Stalmaster was the first casting director to receive an Academy Award
attends the Academy of Motion Picture Arts and Sciences’ 8th annual Governors Awards at The Ray Dolby Ballroom at Hollywood & Highland Center on November 12, 2016 in Hollywood, California.
Casting director Lynn Stalmaster, who jumpstarted the careers of stars like Christopher Reeve and John Travolta, died Feb. 12. He was 93.
The Hollywood Reporter, which first reported the story, said the Casting Society of America’s Laura Adler confirmed Stalmaster’s death Friday.
“We are heartbroken to share the news that Lynn Stalmaster, the iconic and beloved casting director, passed away this morning at his home in Los Angeles. A pioneer of our craft, Lynn was a trailblazer with over half a century of world-class film and television casting credits. He was a friend and mentor to many of us, Casting Society of America co-presidents Russell Boast and Rich Mento said in a statement.
“We offer our condolences to his family and friends. Lynn will be deeply, deeply missed. Lynn was the first casting director to receive an Oscar. This photo is from the Academy’s 2016 Governors Awards ceremony in which Lynn received his honorary Oscar. There will be an obituary released at some point over the weekend, however David Rubin was given permission to share this sad news today with the CSA membership.”
“Thank you, Lynn, for showing us the way.”
Stalmaster was born in Omaha, Nebraska in 1927 and received a master’s in theater arts at UCLA. He began in entertainment as an actor and was cast in the 1950s TV series “Big Town,” but soon joined the casting department and ultimately changed careers entirely.
Notable television shows Stalmaster cast included “Three’s Company,” “Hogan’s Heroes” and “Gunsmoke.” He was also the casting director for over 300 episodes of “Gunsmoke” and all total had over 400 credits.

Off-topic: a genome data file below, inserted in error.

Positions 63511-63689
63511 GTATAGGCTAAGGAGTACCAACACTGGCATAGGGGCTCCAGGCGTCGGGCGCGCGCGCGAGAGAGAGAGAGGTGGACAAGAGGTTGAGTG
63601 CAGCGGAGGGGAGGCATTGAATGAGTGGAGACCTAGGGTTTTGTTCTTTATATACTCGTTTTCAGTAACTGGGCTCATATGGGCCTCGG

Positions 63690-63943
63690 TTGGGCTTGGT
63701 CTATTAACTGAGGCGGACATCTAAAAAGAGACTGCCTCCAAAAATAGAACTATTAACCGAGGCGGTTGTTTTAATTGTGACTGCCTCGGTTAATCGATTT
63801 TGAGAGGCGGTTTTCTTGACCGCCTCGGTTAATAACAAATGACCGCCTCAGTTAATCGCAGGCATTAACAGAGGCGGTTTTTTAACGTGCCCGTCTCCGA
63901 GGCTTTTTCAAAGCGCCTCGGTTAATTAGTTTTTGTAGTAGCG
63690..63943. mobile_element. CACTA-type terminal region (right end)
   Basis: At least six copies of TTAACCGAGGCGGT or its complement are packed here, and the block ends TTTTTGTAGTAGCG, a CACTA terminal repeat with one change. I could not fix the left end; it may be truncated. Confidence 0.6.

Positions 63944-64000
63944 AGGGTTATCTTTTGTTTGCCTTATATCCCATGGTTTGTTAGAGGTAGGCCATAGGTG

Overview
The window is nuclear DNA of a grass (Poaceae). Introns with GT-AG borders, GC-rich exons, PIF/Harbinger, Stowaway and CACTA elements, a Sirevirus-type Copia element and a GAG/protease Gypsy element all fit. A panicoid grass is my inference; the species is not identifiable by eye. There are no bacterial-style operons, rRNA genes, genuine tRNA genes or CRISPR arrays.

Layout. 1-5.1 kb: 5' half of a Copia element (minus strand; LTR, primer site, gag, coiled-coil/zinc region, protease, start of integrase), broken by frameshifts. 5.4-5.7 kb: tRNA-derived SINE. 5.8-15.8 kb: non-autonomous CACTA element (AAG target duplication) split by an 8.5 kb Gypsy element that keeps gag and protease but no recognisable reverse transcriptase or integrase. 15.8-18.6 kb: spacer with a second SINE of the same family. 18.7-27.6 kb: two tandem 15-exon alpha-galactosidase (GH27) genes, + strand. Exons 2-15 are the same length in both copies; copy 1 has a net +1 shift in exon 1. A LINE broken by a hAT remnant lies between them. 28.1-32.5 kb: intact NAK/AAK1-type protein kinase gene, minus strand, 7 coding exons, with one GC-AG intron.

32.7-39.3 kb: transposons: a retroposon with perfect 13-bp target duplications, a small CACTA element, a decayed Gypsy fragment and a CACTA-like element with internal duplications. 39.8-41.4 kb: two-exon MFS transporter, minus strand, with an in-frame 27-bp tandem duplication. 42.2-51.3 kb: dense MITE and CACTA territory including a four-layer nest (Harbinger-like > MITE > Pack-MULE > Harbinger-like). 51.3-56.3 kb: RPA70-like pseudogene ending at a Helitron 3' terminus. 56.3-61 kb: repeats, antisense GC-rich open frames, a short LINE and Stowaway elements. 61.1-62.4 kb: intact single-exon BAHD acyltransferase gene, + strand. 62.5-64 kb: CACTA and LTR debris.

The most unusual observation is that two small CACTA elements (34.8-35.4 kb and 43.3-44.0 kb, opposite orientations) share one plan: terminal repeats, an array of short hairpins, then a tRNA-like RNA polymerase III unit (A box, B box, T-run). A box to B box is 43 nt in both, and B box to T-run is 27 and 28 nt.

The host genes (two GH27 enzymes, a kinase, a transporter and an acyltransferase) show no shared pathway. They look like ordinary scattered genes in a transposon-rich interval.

Stalmaster became the first casting director to receive an Academy Award in November 2016 when he received an honorary Oscar; in his speech, Stalmaster extoled the virtues of keeping an open mind: “Open is one of my favorite words, because as I’ve said many times, you never know where or when you will find the answer,” Stalmaster said. “And I’ve found the answer in some very strange places.”
At that ceremony, Jeff Bridges credited Stalmaster for giving him an entry into Hollywood, saying “I gotta thank you, man, for heading me down that road.” Stalmaster cast him in 1970’s “Halls of Anger,” his first film, and later in “The Iceman Cometh.”
Other notables Stalmaster helped break into stardom include Dustin Hoffman in “The Graduate,” John Travolta in “Welcome Back, Kotter” and Christopher Reeve in “Superman.” Stalmaster also cast William Schatner in “Judgement at Nuremberg,” lifted LeVar Burton from his sophomore year at USC to a star in ABC’s series “Roots,” and cast Sam Shepard as Chuck Yeager in the film “The Right Stuff” — Shepard was nominated for an Oscar for the role.
Stalmaster also cast films such as “Tootsie,” “Harold and Maude,” “Fiddler on the Roof,” and “New York, New York.”
Actor Bruce Dern, who worked with Stalmaster on 1977’s “Black Sunday,” said in a speech about Stalmaster, “Lynn gave me and my entire generation the opportunity to dare to dream that we could make a difference or matter. He dared us to go out on the edge, dared us to take parts that nobody else would take.”
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